You said it much more eloquently than I did, but your post was what I was trying to say.
To carry a bit further (I'm nothing if not verbose), we need to remember that CM is not an activity. It is a discipline, a specialized form of management discipline.
Folks, please don't confuse the definitions of management as a discipline and management as a group of folks who "run" the organization. Unfortunately, because of confusions about meanings, many often assign the first idea that comes to mind. They grab the low-hanging fruit rather than investigate to find the real meaning. Or, they simply accept what was stated because they don't know any better.
For example, a few years ago no one ever thought of having a CM specialist doing a software build. Then someone discovered that you didn't necessarily need SW expertise to perform the build function (probably a vendor who likely proposed saving the expense of hiring a build engineer "because with our tool, the CM person can do it").
However that happened, we started seeing job posting for a CM Specialist with a job description that included "Must be experienced in performing builds."
As to the question of "management versus production/development," CM is in my opinion most definitely in the management category. Please note that no document that purports to be a "standard" allocates actual activities to a CM specialist. All the "standards" I have seen, not all of them I'm sure but still a large number, state the activities that must be done, but not one tells us "how" or "who," except the nebulous reference to a "decision makeing authority or body." A couple of those standards even go so far as to add "(sometimes called a CCB").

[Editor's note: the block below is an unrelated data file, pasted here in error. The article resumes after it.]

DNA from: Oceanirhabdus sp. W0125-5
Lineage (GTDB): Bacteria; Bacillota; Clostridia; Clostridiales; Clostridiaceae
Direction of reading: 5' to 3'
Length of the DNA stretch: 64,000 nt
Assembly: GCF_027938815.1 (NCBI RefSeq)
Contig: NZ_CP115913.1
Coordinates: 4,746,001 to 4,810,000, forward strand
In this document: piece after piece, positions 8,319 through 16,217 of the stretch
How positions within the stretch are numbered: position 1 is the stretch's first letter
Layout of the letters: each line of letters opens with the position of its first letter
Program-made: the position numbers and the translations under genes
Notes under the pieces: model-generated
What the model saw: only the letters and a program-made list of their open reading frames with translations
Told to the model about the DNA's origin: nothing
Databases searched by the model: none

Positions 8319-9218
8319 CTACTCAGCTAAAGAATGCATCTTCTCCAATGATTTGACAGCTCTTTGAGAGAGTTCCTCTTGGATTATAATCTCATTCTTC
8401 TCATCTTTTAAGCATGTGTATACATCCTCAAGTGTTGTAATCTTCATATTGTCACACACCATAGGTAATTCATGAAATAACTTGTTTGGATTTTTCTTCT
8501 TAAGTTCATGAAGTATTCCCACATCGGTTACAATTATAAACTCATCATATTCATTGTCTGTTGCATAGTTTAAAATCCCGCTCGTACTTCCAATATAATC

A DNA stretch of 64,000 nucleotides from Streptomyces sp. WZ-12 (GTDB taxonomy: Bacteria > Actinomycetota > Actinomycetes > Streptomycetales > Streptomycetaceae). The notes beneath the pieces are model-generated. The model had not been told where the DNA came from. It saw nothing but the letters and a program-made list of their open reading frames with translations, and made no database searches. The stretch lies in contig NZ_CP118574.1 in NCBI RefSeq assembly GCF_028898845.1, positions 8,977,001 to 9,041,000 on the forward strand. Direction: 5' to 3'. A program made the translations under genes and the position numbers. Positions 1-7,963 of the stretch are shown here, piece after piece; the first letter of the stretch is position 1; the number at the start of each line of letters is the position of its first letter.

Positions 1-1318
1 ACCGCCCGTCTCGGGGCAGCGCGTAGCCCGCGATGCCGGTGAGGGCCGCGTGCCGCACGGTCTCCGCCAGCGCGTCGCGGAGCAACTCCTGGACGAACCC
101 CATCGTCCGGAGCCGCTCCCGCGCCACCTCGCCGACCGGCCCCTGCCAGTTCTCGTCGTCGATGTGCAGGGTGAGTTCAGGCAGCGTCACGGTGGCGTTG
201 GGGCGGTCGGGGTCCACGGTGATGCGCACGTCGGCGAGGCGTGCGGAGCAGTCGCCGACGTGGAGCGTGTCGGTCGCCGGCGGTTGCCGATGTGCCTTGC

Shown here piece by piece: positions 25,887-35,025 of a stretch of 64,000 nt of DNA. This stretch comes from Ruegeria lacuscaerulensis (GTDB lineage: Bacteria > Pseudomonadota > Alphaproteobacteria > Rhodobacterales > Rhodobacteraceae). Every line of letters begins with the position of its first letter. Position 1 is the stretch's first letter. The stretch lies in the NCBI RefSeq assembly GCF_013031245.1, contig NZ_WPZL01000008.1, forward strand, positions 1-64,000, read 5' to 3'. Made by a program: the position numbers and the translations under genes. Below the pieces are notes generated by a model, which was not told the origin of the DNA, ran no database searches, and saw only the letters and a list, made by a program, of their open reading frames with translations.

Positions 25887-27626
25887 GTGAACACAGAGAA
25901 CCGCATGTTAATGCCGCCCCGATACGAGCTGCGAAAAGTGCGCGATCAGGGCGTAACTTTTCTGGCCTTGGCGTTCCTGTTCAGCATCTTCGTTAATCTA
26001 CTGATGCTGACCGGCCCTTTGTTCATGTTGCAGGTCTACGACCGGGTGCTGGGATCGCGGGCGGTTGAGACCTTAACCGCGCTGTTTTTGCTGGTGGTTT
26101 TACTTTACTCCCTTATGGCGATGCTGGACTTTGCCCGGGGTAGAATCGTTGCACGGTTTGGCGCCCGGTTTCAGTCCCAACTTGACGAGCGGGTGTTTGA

With that said, CM is in my opinion very closely aligned with another specialized discipline called "industrial management." Although the products are different, their relationships to the more generic management discipline are similar. The easiest way for me to express it is to say that on a project, project management is concerned with a lot of "stuff" like personnel, financials, schedules, human resources factors, customer coordination, product delivery and myriad other things. To accomplish all that, the project manager may have a staff of people to oversee/manage specific pieces (recruiting manager, project finance manager, etc.), each of whom applies the principles of his/her specialty to satisfy the projects management requirements.
In our case, we are, or should be, concerned with managing the product. (This is another place where terminology is often cavalierly tossed about, i.e., product vs project. As in, "Our project is the xyz application." No, the "project" is to CREATE the xyz application; thus, xyz is the product.) Ensuring that the product goes through all the right loops to guarantee(?) that it is the correct product is the domain of the CM discipline. It is the CM specialist who does all the planning, organizing, coordinating and controlling the CM processes and activities. (Control here refers to taking feedback and making adjustments in the CM system.)
In a nutshell, CM is definitely in the management arena and not a creating activity. On the other hand, "build" is a creating activity. Therefore, "build" is not part of CM.